09 Jul 2013
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The 37th meeting of the UNESCO World Heritage Committee took place in Phnom Penh, Cambodia from 16-27 June 2013. No nominations from the UK were presented to the Committee but there were State of Conservation (SOC) reports for three UK properties: Westminster, Liverpool Mercantile & Maritime City, and Cornwall and West Devon Mining Landscape.

For all three properties, the State of Conservation reports were a follow-up to decisions made at last year’s Committee. Liverpool is currently on the World Heritage List in Danger, and both Cornwall and Westminster were threatened with potential Danger listing if progress is not made with implementing Committee decisions.

Cornwall and West Devon Mining Landscape
Two issues were of concern to the Committee – the resumption of mining within the boundaries of the serial property at South Crofty and the approval of plans for a large supermarket within another part of the serial property at Hayle Harbour.

The potential for development at Hayle to have an adverse impact on the property was recognised by the Committee at the time of inscription. The current plans were objected to by English Heritage and therefore referred to the Secretary of State to decide whether they should be called in for a Public Inquiry. Unfortunately the Secretary of State decided that the plans had no national or international interest and as a result Cornwall Council should be free to determine the application which they then approved.

The Committee report noted that the supermarket will have a high adverse impact on the ability of Hayle Harbour to display its role as the port through which much of the copper and tin from Cornwall was exported, and also noted that that was the primary reason for including the harbour in the serial property. The proposals would therefore impact adversely on the integrity and authenticity of this component part of the property.

In its decision, the Committee regretted ‘that the State Party has not complied with the request expressed by the Committee in Decision 36 COM 7B.94 to halt the Hayle Harbour project, and, given that planning permission has already been granted, strongly urges the State Party to halt the development of Hayle Harbour in the light of its potential impact on the Outstanding Universal Value of the property and to consider, as a matter of urgency, all possible ways to develop alternative solutions for smaller-scale heritage-led regeneration for the Hayle Harbour site that respect its role as the port and harbour for the mining industry;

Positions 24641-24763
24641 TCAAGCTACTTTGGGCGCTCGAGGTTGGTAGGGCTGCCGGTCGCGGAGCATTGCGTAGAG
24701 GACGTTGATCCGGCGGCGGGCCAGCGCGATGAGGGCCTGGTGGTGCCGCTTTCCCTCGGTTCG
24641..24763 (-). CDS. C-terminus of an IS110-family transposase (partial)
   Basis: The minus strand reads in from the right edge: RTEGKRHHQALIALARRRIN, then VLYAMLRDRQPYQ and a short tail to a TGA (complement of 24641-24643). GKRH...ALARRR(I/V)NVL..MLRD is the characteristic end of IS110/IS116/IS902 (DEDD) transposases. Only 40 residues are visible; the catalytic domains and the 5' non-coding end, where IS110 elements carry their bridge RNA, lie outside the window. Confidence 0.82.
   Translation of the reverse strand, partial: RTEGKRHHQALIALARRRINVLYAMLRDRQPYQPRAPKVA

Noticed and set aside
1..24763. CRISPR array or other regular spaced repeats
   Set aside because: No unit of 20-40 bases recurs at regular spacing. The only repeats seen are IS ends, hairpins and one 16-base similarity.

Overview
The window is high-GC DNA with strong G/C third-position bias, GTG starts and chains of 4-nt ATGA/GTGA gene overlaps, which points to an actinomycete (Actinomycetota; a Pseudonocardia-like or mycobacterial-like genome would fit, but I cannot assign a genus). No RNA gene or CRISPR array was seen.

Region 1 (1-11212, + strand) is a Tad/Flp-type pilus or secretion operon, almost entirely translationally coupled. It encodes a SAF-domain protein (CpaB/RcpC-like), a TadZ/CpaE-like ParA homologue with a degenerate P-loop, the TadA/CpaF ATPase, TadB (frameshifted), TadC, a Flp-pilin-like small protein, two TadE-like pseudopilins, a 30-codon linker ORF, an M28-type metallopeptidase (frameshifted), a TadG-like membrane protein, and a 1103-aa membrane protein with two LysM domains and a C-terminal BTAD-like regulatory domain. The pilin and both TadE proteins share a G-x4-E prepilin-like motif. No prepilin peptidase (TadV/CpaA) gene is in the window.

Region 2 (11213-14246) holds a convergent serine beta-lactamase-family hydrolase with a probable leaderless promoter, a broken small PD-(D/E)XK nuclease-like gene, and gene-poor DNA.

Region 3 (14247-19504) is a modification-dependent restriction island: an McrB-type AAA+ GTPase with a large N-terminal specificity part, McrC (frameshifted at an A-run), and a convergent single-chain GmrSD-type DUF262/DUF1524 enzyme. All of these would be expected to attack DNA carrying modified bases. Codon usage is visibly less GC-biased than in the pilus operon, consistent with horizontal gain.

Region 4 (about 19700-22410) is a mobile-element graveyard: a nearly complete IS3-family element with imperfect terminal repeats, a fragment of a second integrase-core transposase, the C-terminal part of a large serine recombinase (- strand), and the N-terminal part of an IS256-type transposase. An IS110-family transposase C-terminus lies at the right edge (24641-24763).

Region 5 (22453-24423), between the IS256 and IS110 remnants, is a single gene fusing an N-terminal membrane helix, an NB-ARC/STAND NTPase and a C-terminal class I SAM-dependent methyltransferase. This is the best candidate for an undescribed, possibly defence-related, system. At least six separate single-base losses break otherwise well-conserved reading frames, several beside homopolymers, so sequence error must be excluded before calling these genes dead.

It also decided ‘in case the Hayle Harbour development project is not halted and reconsidered, to consider inscribing Cornwall and West Devon Mining Landscape (United Kingdom of Great Britain and Northern Ireland) on the List of World Heritage in Danger at its 38th session in 2014.

In response to the decision to revive mining at South Crofty which would extend under the property, the Committee report stated that insufficient information had been provided by the State Party to demonstrate that the resumption of mining at South Crofty will not have a negative impact on the Outstanding Universal Value of the serial property, and hence that the resumption of mining cannot be justified on the basis of the arguments brought forward by the State Party.

The Committee requested ‘ the State Party to provide updated information on the proposed mining project at South Crofty including comprehensive graphic documentation of the project and its relationship to the property and its setting, for review by the World Heritage Centre and Advisory Bodies, and also requests the State Party to halt any resumption of mining at the property until such time as the World Heritage Committee has been able to examine and scrutinize all of the necessary documentation’.

The Committee also approved a joint World Heritage Centre/ICOMOS/ICCROM reactive monitoring mission to the property later this year.

Palace of Westminster and Westminster Abbey, including St Margaret's Church
Over the last few years, the Committee has repeatedly expressed concern about the actual or potential adverse impact of tall buildings on the setting of the property. Reactive monitoring missions were carried out in 2006 and 2011 and they focused on the need to strengthen the systems for protecting the immediate and wider setting of the property, which does not currently have a buffer zone.